A new citizen-science project will rescue tens of thousands of potentially valuable cosmic images that are mostly dead to science and bring them fully back to life. Called Astronomy Rewind, the effort will take photographs, radio maps, and other telescopic images that have been scanned from the pages of dusty old journals and place them in context in digital sky atlases and catalogs. Anyone will then be able to find them online and compare them with modern electronic data from ground- and space-based telescopes, making possible new studies of short- and long-term changes in the heavens.
"There's no telling what discoveries await," says Alyssa Goodman (Harvard-Smithsonian Center for Astrophysics, CfA), one of the project's founders. "Turning historical scientific literature into searchable, retrievable data is like turning the key to a treasure chest."
Astronomy Rewind is the latest citizen-science program on the Zooniverse platform, which debuted at Oxford University a decade ago with Galaxy Zoo and now hosts more than 50 active "people-powered" projects across a variety of scientific disciplines. After going through a short exercise to learn what they're looking for, users will view scanned pages from the journals of the American Astronomical Society (AAS) dating from the 19th century to the mid-1990s, when the Society began publishing electronically. Volunteers' first task will be to determine what types of images the pages contain: photos of celestial objects with (or without) sky coordinates? maps of planetary surfaces with (or without) grids of latitude and longitude? graphs or other types of diagrams?
The images of most interest are ones whose scale, orientation, and sky position can be nailed down by some combination of labels on or around the images plus details provided in the text or captions. Pictures that lack such information but clearly show recognizable stars, galaxies, or other celestial objects will be sent to Astrometry.net, an automated online service that compares astrophotos to star catalogs to determine what areas of sky they show.
Modern electronic astronomical images often include information about where they fit on the sky, along with which telescope and camera were used and many other details. But such "metadata" are useful to researchers only if the original image files are published along with the journal articles in which they’re analyzed and interpreted. This isn’t always the case -- though it's becoming more common with encouragement by the AAS -- so some electronic journal pages will eventually be run through Astronomy Rewind and Astrometry.net too.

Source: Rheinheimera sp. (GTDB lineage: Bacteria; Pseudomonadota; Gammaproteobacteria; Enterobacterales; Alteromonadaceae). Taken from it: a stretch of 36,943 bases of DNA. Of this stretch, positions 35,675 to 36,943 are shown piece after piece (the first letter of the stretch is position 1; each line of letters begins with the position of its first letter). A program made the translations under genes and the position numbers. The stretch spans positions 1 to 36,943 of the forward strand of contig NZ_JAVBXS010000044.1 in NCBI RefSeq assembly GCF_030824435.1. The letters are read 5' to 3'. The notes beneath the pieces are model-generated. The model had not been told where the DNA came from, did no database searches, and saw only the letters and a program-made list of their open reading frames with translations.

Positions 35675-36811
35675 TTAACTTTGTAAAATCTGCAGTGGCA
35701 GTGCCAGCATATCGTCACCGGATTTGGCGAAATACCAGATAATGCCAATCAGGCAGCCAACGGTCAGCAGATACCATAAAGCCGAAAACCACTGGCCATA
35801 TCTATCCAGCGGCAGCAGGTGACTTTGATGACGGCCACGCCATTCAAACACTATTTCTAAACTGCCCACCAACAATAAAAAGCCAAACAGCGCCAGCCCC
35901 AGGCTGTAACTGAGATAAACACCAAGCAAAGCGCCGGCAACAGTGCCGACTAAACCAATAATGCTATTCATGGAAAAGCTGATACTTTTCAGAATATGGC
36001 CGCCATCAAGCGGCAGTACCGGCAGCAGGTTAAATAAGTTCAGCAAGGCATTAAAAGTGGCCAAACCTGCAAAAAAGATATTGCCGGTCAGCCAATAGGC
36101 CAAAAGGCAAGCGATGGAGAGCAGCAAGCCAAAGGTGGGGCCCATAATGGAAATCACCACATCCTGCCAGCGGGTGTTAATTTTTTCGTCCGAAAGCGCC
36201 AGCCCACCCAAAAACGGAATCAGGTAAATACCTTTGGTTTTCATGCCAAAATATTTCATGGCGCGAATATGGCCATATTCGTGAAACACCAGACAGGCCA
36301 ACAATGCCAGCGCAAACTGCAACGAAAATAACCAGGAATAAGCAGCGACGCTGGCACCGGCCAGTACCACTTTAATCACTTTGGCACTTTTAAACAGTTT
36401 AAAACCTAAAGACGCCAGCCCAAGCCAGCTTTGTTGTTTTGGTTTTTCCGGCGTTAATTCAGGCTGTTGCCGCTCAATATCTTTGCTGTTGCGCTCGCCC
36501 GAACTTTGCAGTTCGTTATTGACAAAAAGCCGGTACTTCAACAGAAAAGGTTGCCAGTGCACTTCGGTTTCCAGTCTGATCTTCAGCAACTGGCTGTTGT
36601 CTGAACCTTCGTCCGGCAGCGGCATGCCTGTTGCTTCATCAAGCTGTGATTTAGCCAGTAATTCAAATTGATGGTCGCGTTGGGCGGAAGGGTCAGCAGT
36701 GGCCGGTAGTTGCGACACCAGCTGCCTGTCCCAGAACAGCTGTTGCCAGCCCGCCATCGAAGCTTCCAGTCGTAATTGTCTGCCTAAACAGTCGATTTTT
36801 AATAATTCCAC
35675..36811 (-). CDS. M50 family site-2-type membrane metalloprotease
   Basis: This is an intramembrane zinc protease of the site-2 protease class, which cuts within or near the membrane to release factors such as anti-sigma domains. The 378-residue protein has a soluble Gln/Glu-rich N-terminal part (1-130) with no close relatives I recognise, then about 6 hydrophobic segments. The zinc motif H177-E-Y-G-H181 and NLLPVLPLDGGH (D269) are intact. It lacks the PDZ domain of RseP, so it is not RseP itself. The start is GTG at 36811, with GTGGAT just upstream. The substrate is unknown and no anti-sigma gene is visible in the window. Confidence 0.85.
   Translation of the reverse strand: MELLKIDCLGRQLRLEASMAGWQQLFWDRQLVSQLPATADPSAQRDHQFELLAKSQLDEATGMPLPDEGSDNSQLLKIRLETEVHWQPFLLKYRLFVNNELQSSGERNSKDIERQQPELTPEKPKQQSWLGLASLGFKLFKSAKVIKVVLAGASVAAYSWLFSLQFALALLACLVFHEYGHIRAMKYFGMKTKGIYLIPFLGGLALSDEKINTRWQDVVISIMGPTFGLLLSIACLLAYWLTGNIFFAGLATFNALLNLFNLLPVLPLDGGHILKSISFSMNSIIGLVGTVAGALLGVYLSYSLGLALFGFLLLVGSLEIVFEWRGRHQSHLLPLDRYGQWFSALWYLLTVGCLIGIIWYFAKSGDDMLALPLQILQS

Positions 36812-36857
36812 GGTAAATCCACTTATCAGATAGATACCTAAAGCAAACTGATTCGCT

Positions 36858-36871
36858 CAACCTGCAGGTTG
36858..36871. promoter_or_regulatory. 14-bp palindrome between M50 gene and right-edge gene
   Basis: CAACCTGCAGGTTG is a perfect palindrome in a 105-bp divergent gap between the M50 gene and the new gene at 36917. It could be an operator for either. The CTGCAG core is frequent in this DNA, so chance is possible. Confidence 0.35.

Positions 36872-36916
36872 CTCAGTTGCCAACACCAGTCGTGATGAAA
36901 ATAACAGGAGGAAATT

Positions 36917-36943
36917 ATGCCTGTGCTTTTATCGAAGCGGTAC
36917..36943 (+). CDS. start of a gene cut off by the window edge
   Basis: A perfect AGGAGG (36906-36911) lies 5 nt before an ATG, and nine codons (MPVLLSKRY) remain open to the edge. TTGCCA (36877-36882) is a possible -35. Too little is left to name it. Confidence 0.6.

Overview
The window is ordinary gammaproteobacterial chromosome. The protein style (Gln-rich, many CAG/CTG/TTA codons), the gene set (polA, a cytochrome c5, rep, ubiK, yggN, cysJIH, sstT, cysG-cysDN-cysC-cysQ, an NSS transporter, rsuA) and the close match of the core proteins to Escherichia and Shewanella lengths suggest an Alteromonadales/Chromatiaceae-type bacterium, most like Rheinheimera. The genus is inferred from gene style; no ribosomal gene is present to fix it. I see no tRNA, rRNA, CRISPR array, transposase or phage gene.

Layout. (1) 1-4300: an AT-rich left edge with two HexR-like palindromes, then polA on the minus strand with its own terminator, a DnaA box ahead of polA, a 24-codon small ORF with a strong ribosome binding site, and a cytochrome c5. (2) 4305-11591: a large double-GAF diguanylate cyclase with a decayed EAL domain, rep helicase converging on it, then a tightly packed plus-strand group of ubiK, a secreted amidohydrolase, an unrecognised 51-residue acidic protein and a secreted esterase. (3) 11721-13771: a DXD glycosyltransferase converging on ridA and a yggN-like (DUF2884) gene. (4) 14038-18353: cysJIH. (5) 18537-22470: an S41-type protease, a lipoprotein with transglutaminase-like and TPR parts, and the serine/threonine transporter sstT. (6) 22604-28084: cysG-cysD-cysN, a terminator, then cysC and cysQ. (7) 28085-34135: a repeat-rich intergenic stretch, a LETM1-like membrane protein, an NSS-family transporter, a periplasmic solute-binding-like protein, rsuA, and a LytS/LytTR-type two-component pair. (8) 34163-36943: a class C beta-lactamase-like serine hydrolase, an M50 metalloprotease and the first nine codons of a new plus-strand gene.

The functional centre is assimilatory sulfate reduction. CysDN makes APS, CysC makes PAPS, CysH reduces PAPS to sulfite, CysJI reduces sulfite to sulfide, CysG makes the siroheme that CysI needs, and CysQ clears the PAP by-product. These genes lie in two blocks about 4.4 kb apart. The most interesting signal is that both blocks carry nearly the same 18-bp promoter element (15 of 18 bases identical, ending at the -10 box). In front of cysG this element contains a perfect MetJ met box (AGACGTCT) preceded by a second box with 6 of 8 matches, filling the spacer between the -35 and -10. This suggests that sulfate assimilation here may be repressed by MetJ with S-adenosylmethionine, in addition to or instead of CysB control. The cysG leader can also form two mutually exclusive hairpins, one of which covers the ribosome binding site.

Thanks to these human-assisted and automated efforts, many thousands of "new old" images will ultimately end up in NASA's and others' data repositories alongside pictures from the Hubble Space Telescope. They will also be incorporated into the Astronomy Image Explorer, a service of the AAS and its journal-publishing partner, the UK Institute of Physics (IOP) Publishing, and viewable in WorldWide Telescope, a powerful data-visualization tool and digital sky atlas originally developed by Microsoft Research and now managed by the AAS.
The scans of pages from the AAS journals -- the Astronomical Journal (AJ), Astrophysical Journal (ApJ), ApJ Letters, and the ApJ Supplement Series -- are being provided by the Astrophysics Data System (ADS), a NASA-funded bibliographic service and archive at the Smithsonian Astrophysical Observatory (SAO), part of the CfA.
Astronomy Rewind is built on a foundation laid by the ADS All-Sky Survey, an earlier effort to extract scientifically valuable images from old astronomy papers using computers. "It turns out that machines aren’t very good at recognizing celestial images on digitized pages that contain a mixture of text and graphics," says Alberto Accomazzi (SAO/ADS). "And they really get confused with multiple images of the sky on the same page. Humans do much better."
Accomazzi's CfA colleague Goodman, who runs a collaboration called Seamless Astronomy to develop, refine, and share tools that accelerate the pace of astronomical research, helped bring ADS and Zooniverse together. According to Zooniverse co-investigator Laura Trouille (Adler Planetarium), 1.6 million volunteers have made about 4 billion image classifications or other contributions using the platform over the last 10 years. "This isn't just busywork," says Trouille. "Zooniverse projects have led to many surprising discoveries and to more than 100 peer-reviewed scientific publications."
If Astronomy Rewind attracts volunteers in numbers comparable to other astronomy projects on Zooniverse, Trouille estimates that at least 1,000 journal pages will be processed daily. Each page will be examined by five different citizen scientists; the more of them agree on what a given page shows, the higher the confidence that they're right. It shouldn't take more than a few months to get through the initial batch of pages from the AAS journals and move most of them on to the next stage, where the celestial scenes they contain will be annotated with essential information, extracted into digital images, mapped onto the sky, and made available to anyone who wants access to them.
"You simply couldn't do a project like this in any reasonable amount of time without 'crowdsourcing,'" says Julie Steffen, AAS Director of Publishing. "Astronomy Rewind will breathe new life into old journal articles and put long-lost images of the night sky back into circulation, and that's exciting. But what's more exciting is what happens when a volunteer on Zooniverse looks at one of our journal pages and goes, 'Hmm, that’s odd!' That'll be the first step toward learning something new about the universe."